Prepare For a SQL Interview

For data-related roles such as data scientists or data analysts, one of the interviews will inevitably be on SQL. This makes sense because SQL is what you use to extract data from databases, and as such is considered as an important fundamental skill set for the role.

One question people generally ask is, “How do I prepare for a SQL interview?” Here we will provide the answer to that question. We’ll start of with the general format of a SQL interview, then go into how to prepare for the interview, and finally we provide a few tips on what to do during the actual interview.

General format

In a SQL interview, the first five minutes or so will be spent on doing introductions. For this part, you should have a short script ready (no more than two minutes) that goes into your background and why you are interested in the role.

After that, the interviewer will dive into the questions. You should expect to answer multiple questions. This can be in the form of a single large question with multiple parts (i.e., the first part is easy, followed by parts with increasing difficulty), or it could be several questions that are unrelated to one another.

Often questions are related to the industry the company is in. For example, if you are interviewing with a social networking company, expect the questions to be related to social networking.

Usually the interview will be conducted over an online coding tool such as Coderpad or CodeSignal. Once you receive the question, you will then code your SQL in the tool. The interviewers will be logged into the same tool and can see in real time what you are typing in. Sometimes you can run the code to see if you get the right answer, but more often the interviewer will just be looking at your code to determine its quality. It is important to note that in the vast majority of the cases, the interviewer does not care about what flavor of SQL you use.

How to prepare

You’ll want to brush up on the following:

  • Aggregate functions and group by
  • Join (when to use outer join)
  • Union: A good number of questions will require you to answer in parts and then combine the results at the end. This is where UNION becomes handy.
  • Window functions: Inevitably you’ll run into a problem that requires you use Window functions to solve.
  • How the company works. This is useful because the SQL questions are usually related to the company itself. Understand how the company works can allow you to understand the question faster.

Get plenty of rest the night prior to the interview, and schedule your day of the interview so you are refresh for the interview. While this is true for all interviews, it is especially so for a SQL (or any other coding) interview because you are expected to be able to think on your feet, and a fresh mind gives you the best chance to be successful doing that.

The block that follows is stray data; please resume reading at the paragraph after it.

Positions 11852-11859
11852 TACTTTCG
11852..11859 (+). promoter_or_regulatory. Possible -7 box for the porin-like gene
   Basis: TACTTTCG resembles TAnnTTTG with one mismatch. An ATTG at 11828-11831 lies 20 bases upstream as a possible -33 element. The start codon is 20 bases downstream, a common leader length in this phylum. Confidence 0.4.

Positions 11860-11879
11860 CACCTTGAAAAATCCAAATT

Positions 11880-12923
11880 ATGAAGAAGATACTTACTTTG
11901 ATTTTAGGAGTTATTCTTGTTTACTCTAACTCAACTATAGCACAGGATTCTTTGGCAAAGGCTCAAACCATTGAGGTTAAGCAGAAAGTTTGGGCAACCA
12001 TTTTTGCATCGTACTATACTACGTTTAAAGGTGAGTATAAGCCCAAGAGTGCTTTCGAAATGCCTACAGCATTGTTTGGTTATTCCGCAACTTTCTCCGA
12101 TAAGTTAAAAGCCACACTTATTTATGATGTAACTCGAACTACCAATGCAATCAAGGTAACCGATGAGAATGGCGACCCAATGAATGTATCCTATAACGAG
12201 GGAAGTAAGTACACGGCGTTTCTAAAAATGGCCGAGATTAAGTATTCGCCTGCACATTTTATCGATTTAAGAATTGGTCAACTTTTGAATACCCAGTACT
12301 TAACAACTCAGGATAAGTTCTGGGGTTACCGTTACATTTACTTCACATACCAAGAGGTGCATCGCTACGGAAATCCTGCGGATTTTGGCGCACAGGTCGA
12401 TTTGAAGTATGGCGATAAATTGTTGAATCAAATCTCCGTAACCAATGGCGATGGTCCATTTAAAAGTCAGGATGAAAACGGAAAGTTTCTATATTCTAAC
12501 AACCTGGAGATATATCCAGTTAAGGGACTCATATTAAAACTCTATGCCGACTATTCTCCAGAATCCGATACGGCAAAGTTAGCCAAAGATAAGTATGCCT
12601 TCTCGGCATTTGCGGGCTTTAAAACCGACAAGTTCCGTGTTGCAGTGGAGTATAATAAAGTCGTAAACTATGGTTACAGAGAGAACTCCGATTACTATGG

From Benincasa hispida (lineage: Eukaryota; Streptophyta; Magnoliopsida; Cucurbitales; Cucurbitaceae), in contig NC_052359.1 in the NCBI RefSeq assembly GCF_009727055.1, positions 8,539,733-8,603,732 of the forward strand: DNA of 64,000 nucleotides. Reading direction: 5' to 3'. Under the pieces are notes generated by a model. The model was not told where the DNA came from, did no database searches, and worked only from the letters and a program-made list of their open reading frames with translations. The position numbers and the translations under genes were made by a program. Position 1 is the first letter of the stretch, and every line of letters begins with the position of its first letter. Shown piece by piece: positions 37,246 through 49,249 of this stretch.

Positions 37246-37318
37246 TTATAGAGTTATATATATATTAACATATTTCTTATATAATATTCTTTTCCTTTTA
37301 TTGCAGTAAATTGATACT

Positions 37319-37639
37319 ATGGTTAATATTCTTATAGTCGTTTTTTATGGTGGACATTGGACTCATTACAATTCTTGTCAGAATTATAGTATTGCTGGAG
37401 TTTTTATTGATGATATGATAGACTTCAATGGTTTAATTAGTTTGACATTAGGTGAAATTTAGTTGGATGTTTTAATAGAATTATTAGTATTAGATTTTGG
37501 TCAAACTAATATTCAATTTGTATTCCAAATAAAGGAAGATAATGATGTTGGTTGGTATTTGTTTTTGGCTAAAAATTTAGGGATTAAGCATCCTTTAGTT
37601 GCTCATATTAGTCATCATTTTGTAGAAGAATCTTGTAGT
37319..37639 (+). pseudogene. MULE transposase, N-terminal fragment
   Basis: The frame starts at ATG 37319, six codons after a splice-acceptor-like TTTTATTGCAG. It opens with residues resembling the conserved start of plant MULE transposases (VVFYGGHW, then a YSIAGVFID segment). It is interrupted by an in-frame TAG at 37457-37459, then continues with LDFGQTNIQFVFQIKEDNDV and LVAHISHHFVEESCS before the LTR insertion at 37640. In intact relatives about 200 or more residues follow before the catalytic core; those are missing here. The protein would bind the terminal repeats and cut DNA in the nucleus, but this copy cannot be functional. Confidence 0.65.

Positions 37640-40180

There are also areas that you do NOT need to prepare for. Note that I have never seen the following topics:

I suspect that you don’t see the first three types because they are often database-dependent, and interviewers are usually interested in your general SQL skills, not in how good you are with a particular flavor of SQL.

For the “SQL background” type questions, you’ll often see those questions listed in the top results when you Google “SQL interview questions”, but in reality you never get them — interviewers are interested in how you can use SQL to solve problems, not whether you know SQL stands for Structured Query Language.

Interview Tips

You are prepared for the interview. Below are six tips for you to pass your interview:

1. Ask for clarifications. If there is anything in the interview question you are unsure of, make sure you ask the interviewer for clarification as opposed to make assumptions yourself. This is especially important if the question is domain-specific and you are not familiar with the domain.

2. Break down the question. When you get a question, break it down, and write your code based on how you are breaking things down. I recommend that you use WITH clauses to componentize your code. While it is possible to use subqueries for this purpose, I find using the with clauses to be easier for the interviewee to proceed and for the interviewer to follow.

3. Look at the instructions carefully. The reason is you don’t want to miss out on any filtering conditions. Did the question ask for only a particular time period? Did the question ask for top 10 overall or top 10 by country? These are details that the interviewer will pay attention to.

4. Talk out loud. Let the interviewer know your thought process. This makes it easy for the interviewer to follow your train of thought. And in case you are stuck or is going down the wrong path, the interviewer can guide you in the right direction.

5. Perfection is not necessary. If you have an idea on how to do something but at the same time you know it’s not the best way to proceed (and you don’t know what that “better way” is right at that moment), you should nevertheless go with the answer you know. Once you have something that works, the interviewer may ask (or you might want to mention yourself) that there could be a better way. The extra time you’ve bought for yourself may allow you to come up with the more elegant answer.

6. Ask for help. If you are really stuck, don’t be afraid to ask for help. Nothing is more awkward than a long silence. In most cases, the fact that you asked for help doesn’t mean that you have failed the interview. In fact, some questions are designed so that the interviewer expects the interviewee to struggle. As long as you can proceed to the right answer after the interviewer provides a hint, you should still be okay.


A technical SQL interview can be daunting, even for people who have used SQL for a while. By following the tips in this post on how to prepare and how to answer questions, you should be able to pass your SQL interview in flying colors.